From the deep archives: Kate Valk and BRACE UP!

June 18, 2017

I have no idea what to expect from A PINK CHAIR (IN PLACE OF A FAKE ANTIQUE),  the new piece that the Wooster Group is developing in honor of Polish theatermaker Tadeusz Kantor, but I’m eagerly anticipating getting a peek at it when it has its world premiere at Bard College’s SummerScape festival next month. Meanwhile, I find myself rooting around in my various writings about the Wooster Group over the years, much of which I’ve already posted in my online archive. But then there’s this brief interview with Kate Valk that I did in 1991 when I was writing a column for the Village Voice called Playing Around. The Wooster Group was in the midst of developing Brace Up!, its layered adaptation of Chekhov’s Three Sisters.

Brace Up! was a star turn for Kate Valk, who served as master of ceremonies, androgynously attired in a chopped-off black “Japanese” wig and a man’s suit (Dafoe’s costume from Route 1&9, actually).

Her role corresponds to that of the maid in Chekhov’s play, she said when I interviewed her at the Garage one afternoon during wartime, which in turn refers to her own history with the Wooster Group. “I started off doing costumes, then props, then stage managing. Now that’s my role onstage.” But her performance is also based on two Japanese forms of presentational acting: the clowns in kyogen (the comic interludes in Noh theater) and the benshi (performers who narrated silent films and sometimes became more popular than the films’ stars). Japan became a fixation after Valk and director Elizabeth LeCompte stopped in Tokyo on their way back from a Wooster Group tour of Australia; the group spent a year studying Japanese movies (anything starring Toshiro Mifune) and tapes of Noh and kyogen. They used that research to create a mask through which to perform Three Sisters.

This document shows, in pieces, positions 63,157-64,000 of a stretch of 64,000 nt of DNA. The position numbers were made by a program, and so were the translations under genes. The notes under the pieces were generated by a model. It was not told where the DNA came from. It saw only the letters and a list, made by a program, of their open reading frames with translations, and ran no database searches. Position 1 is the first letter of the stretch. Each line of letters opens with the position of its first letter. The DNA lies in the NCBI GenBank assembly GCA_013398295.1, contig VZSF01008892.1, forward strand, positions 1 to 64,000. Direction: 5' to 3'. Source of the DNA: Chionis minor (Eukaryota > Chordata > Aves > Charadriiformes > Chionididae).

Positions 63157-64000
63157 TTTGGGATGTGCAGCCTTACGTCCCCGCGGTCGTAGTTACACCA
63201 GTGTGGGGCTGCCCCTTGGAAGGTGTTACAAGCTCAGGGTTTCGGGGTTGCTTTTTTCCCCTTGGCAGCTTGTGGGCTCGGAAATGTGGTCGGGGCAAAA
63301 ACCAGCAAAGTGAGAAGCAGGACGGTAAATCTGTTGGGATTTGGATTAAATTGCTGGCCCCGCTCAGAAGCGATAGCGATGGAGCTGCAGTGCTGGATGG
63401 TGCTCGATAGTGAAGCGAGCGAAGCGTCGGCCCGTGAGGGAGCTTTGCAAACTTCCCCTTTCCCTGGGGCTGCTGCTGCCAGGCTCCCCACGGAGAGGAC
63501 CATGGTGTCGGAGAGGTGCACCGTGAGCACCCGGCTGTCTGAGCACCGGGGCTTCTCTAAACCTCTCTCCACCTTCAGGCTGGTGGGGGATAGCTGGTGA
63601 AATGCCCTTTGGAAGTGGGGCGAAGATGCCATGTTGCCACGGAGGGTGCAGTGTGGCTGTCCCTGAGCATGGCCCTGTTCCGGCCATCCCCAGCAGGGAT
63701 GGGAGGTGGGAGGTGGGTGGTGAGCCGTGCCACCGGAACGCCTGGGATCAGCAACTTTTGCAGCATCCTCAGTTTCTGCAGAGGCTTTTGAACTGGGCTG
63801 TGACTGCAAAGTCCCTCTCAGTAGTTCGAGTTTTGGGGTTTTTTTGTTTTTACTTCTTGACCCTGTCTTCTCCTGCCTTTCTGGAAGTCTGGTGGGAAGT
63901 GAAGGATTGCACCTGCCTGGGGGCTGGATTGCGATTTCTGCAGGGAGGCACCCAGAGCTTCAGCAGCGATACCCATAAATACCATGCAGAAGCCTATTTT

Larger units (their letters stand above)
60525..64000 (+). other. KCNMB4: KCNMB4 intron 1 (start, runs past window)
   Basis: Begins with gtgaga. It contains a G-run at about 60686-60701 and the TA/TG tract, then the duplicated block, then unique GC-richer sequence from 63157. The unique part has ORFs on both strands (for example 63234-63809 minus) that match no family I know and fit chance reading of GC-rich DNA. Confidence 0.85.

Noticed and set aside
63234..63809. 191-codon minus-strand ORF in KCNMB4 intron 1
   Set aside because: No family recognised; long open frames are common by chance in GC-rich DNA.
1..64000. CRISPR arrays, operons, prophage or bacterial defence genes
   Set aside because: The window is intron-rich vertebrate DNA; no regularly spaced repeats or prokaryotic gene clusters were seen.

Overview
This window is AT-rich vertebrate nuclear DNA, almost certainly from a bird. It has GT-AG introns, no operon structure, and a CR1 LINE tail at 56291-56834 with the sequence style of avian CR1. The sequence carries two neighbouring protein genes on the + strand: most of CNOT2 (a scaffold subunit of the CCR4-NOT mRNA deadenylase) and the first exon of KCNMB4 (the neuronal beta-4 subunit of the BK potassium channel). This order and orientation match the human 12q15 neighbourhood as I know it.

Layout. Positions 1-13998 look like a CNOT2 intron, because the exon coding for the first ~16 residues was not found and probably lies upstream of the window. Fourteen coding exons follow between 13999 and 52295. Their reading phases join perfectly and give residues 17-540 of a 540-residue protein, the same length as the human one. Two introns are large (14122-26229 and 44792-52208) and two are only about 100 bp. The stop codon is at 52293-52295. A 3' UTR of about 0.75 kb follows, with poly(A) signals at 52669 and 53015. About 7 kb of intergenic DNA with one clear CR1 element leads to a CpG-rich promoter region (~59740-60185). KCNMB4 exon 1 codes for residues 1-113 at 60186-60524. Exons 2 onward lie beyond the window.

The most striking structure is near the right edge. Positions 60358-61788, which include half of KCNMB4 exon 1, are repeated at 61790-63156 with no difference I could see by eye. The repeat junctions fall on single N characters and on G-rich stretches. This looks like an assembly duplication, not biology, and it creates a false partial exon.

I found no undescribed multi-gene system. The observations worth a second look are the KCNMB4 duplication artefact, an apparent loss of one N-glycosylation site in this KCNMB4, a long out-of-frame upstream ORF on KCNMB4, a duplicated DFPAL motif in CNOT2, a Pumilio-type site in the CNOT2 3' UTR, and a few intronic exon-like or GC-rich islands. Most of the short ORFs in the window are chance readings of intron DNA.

Going back and re-reading the column now, I’m struck by two things: I refer to the interview taking place “during wartime.” This was during the presidency of Bush Senior and the short-lived skirmish we now refer to as the Gulf War, a big deal at the time that now feels like a faint footnote compared to everything that has happened since then. Later in the column, talking about theater auteur Richard Foreman, I report that he is planning to collaborate with William Finn (of Falsettos fame) on a musical called Eating Yourself Alive. The musical never happened, perhaps needless to say, and I had forgotten all about its fleeting existence until this very minute.

You can read the whole column online here.

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